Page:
(255a) Comparison of Machine Learning Approaches for Process Model Development from Big Data

Davis, S. - Presenter, Auburn University
Cremaschi, S., Auburn University
Eden, M., Auburn University
Over the last decade, the development of advanced sensing technologies coupled with powerful computing tools and modern automation infrastructure has tremendously increased the amount and variety of data collected in laboratory and industrial settings. For example, basic process control systems (BPCS), which are designed to keep the processing variables within their normal operating ranges, contain databases with longitudinal information for all process variables along with all recorded alarms. Massive amounts of data, which describe physical and chemical properties of process variables, are recorded. To extract useful and relevant information from these vast amounts of data, data analytics and machine learning techniques are gradually penetrating the process and pharmaceutical industries. They are used to improve the understanding of the process, to develop surrogate process models, for fault-diagnosis, and to learn about the health and stability of the overall process (e.g., [1-4]).

Surrogate process models, which are also known as metamodels or emulators, in this context, are approximate models that are constructed to statistically relate a set of input process variables to a set of output process variables. There are a number of machine learning techniques that can be used to construct surrogate models such as Extreme Learning Machines (ELMs) [5], Artificial Neural Networks (ANNs) [6], and Automated Learning of Algebraic Models using Optimization (ALAMO) [7], but little work has been done to systematically compare their ability to learn the response of complicated models with different characteristics, such as those generated by chemical and pharmaceutical processes.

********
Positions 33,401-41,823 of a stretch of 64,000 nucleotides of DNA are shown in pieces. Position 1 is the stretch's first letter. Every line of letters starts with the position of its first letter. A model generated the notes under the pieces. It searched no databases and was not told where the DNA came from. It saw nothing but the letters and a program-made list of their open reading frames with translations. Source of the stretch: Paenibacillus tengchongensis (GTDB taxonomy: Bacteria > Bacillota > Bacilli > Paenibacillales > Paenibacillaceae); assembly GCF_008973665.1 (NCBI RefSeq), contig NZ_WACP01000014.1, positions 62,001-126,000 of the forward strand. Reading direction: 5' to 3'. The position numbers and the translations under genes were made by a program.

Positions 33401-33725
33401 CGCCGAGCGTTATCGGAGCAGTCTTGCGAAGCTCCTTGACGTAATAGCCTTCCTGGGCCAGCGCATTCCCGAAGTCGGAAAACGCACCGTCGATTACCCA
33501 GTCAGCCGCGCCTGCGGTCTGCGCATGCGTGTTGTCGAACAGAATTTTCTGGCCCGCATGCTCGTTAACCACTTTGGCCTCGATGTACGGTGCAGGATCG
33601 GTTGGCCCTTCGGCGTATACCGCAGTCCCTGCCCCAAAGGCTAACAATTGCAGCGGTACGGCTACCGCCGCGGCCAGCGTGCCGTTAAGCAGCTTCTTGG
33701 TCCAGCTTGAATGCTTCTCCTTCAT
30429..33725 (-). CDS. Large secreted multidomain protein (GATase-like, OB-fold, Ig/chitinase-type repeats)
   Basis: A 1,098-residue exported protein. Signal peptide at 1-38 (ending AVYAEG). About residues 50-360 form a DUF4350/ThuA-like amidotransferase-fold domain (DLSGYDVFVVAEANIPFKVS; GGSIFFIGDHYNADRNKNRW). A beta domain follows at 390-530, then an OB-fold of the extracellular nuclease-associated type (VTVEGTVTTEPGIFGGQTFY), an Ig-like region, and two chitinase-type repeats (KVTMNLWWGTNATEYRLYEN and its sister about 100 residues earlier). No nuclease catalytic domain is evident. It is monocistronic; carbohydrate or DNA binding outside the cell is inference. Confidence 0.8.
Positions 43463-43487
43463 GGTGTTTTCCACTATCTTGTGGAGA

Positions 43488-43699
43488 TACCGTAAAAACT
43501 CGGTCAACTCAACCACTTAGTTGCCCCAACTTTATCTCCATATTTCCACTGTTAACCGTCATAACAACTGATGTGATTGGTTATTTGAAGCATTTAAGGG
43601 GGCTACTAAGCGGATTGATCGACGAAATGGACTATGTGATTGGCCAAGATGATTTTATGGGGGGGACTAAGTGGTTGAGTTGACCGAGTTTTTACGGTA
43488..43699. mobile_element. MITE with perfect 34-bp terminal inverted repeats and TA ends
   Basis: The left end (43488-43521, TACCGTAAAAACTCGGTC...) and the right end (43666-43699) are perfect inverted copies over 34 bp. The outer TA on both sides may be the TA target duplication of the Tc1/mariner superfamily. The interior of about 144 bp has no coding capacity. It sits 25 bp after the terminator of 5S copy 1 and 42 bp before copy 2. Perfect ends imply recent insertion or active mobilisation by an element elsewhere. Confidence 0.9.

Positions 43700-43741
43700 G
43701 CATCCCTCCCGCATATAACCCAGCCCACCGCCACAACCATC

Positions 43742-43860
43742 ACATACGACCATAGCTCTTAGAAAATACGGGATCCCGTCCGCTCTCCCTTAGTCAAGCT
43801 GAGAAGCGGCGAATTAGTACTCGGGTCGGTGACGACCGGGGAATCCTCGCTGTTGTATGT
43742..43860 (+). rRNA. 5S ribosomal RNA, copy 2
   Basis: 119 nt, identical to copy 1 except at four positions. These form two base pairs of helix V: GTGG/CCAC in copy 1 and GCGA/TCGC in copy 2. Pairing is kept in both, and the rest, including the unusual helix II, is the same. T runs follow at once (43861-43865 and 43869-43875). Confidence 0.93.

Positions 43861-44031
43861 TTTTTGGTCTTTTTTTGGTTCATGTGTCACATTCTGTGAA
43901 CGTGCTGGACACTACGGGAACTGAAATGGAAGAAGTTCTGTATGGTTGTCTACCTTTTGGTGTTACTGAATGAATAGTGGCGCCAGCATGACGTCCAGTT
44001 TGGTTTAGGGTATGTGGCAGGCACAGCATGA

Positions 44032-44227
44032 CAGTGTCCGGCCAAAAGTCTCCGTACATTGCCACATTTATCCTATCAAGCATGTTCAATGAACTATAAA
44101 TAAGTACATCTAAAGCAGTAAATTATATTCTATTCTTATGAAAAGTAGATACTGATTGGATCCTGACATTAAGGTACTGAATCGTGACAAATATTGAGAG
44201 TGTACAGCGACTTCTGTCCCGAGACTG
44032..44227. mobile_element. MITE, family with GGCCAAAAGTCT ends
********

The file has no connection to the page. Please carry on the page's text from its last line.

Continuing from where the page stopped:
This study compares eight surrogate-model construction approaches using computational experiments. The construction approaches considered include: ANNs, ALAMO, Radial Basis Networks (RBNs) [8], ELMs, Gaussian Progress Regression (GPR) [9], Random Forests (RFs) [10], Support Vector Regression (SVR) [11], and Multivariate Adaptive Regression Splines (MARS) [12]. Each approach is used to construct surrogate models for predicting the outputs of thirty-four test functions, which can be found in the Virtual Library of Simulation Experiments (https://www.sfu.ca/~ssurjano/optimization.html), and that have with various shapes and numbers of inputs. The input-output data that is employed for training the surrogate models is generated using Latin Hypercube, Sobol and Halton sampling methods.

The performance of the surrogate models for each challenge function were compared using maximum absolute error (MAE) and root mean squared error (RMSE). The results revealed that, at large sample sizes, the sampling method applied to generate the training data set did not have a statistically significant impact on the performance measures. However, when the results were examined in groups constructed based on the number of inputs and shape of the test functions, the surrogate-models constructed using ANN, ALAMO and ELM yielded smaller MAE and RMSE than the other surrogate-model construction approaches. It is also worth noting that the models constructed using ALAMO had consistently simpler functional forms that ANN and ELM models.

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